Sunday, 17 May 2020

Help from a Nurse Practitioner

If there are no exercise routines to examine, no well-being. Everyone, regardless of age, benefits from exercise. Whether it's organized exercise, free weights or just a personal routine, exercise is a great wellness tool. It keeps our body conditioned, our mental sharpness working at the top speed, and thanks to the physical aspect, we get a boost to our cardio health, burning extra calories, and more oxygen to these cells! Being able to cope and manage the daily stress of life keeps us well. Make sure we take the time to meet our stress relief needs, such as downtime, therapy time, massage time, or just take the time for a good hot bath. The body tends to retain stress in the shoulder muscle and back. Take the time to relax, do relaxation exercises, and combine this with physical exercise for the whole body, and you should have no trouble maintaining a state of well-being. If you can't, do some research to find out who can. Perhaps there are many organizations in their neighborhood that offer care to the elderly, be it a phone call every morning to check on their welfare, a home visit to clean and prepare meals, or a shuttle service to take them to the senior center, the library, and the market. One friend pays a taxi company by the month to drive her grandmother around her small town. She says she's become the most popular old lady in town because she'll pick up her friends and get them out of the house, too. Your instinctual duty is to make your aging parents' lives easier so that they can live independently as long as they can, because for many years when you were young that was their job. Lion kings know this is part of the circle of life. I've known many people who find it extremely stressful to be a full-time caregiver to their aging parents, especially when they're ill or compromised by Alzheimer's disease. Remember to take respite. Just as a mother needs a break from care giving to her children, you, too, need a break from care giving to your parents. Respite allows you to recharge. But consider this ambiguity - Measures of enacted support assess the degree to which one partner effectively helps the other cope with an existing problem (from outside the relationship), which requires that both partners attend closely to and converse about distressing circumstances--an interaction likely to engender negative affect as well as the possibility of positive affect. Moreover, even if the supportive interaction succeeds, the germane affect is more likely to be relief (i.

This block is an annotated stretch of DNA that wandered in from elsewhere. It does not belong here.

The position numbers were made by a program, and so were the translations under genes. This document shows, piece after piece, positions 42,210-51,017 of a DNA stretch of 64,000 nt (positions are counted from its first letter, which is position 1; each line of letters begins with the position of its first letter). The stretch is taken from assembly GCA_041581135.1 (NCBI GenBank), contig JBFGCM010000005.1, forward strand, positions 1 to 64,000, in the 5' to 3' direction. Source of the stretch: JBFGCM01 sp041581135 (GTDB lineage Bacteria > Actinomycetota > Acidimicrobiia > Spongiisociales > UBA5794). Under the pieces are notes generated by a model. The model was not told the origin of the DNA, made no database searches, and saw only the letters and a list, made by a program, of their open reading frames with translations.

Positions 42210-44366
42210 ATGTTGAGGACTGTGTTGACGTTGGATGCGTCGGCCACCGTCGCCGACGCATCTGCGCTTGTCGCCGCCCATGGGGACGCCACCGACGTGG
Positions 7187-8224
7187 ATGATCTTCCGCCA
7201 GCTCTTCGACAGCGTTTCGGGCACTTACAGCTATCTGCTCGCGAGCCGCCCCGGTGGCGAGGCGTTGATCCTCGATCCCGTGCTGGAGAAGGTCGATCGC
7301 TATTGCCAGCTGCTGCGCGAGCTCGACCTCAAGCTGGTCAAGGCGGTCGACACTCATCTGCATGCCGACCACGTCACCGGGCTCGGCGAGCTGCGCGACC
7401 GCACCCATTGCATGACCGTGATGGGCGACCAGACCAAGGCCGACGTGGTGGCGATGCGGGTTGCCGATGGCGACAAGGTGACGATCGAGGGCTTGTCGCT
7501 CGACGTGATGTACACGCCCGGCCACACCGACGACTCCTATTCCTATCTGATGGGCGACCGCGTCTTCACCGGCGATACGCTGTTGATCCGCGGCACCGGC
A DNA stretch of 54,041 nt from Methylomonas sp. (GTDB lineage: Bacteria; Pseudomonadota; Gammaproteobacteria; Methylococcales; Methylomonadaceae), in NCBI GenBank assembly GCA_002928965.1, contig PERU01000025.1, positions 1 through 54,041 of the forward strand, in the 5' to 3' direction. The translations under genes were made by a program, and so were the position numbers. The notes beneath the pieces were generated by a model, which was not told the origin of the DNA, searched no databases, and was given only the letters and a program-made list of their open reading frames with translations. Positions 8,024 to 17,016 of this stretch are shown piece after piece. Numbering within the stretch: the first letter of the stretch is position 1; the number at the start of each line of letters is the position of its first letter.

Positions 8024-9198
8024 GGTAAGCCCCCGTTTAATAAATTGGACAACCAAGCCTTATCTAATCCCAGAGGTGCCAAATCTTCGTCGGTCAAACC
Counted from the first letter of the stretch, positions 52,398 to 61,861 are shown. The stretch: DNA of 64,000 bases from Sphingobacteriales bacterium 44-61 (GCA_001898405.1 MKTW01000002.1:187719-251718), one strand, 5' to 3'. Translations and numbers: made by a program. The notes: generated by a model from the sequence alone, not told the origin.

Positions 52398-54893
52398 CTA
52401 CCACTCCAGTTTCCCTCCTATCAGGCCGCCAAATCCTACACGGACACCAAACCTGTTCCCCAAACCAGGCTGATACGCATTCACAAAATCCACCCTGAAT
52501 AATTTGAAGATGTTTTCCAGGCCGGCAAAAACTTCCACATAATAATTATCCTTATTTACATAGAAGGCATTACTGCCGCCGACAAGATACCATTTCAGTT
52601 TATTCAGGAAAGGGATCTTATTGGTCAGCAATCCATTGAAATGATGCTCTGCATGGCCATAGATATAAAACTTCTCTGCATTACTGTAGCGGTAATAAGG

e. , resolving a negative situation) than joy (i. e. , experiencing a positive situation). Thus, social support may not be prototypical of the appetitive system in close relationships. Rook (1998) drew a related conclusion - The types of negative interaction typically studied tend to be broader than the types of positive interaction (which, more often than not, feature support given under distress). Rare are studies of interactions focused on purely positive interchange--affection, companionship, shared activity, and just plain fun. Such is the negativity bias in social science research that in a large and otherwise exemplary survey of mental health in America, Veroff, Douvan, and Kulka (1976) asked 2,267 respondents to describe the last time something really bad happened to you. Our personal habits keep us well or prevent us from being well. If you smoke, drink or lose sleep because of excess, you are not the individual although you might be. Smoking, drinking and losing sleep work to our detriment, and it takes extreme discipline to quit. Smoking fills our bodies with carcinogens, and works to keep us tired and lethargic. Giving us enough time to devote to all areas of our physical needs, our nutritional needs, our fitness needs, the need for time quite contributes to our level of well-being. The way we allocate time to these needs, and the choices we make to meet those needs, allows us to distribute well. There are so many opportunities to stop and question our efforts to maintain optimal health that we do not even take the time to start the review. But it is beneficial for our overall health, the quality and quantity of our lives, to make every effort to be well, healthy, individuals. You take magazines every day, and you are bombarded with health and fitness information. Ads and articles that are designed to convey much needed information to the reader about the state of fitness and health in America today, and what we as responsible citizens should do. It should not be surprising that despite the stresses associated with providing care to elderly parents, children continue to do it. It is more than an act of love.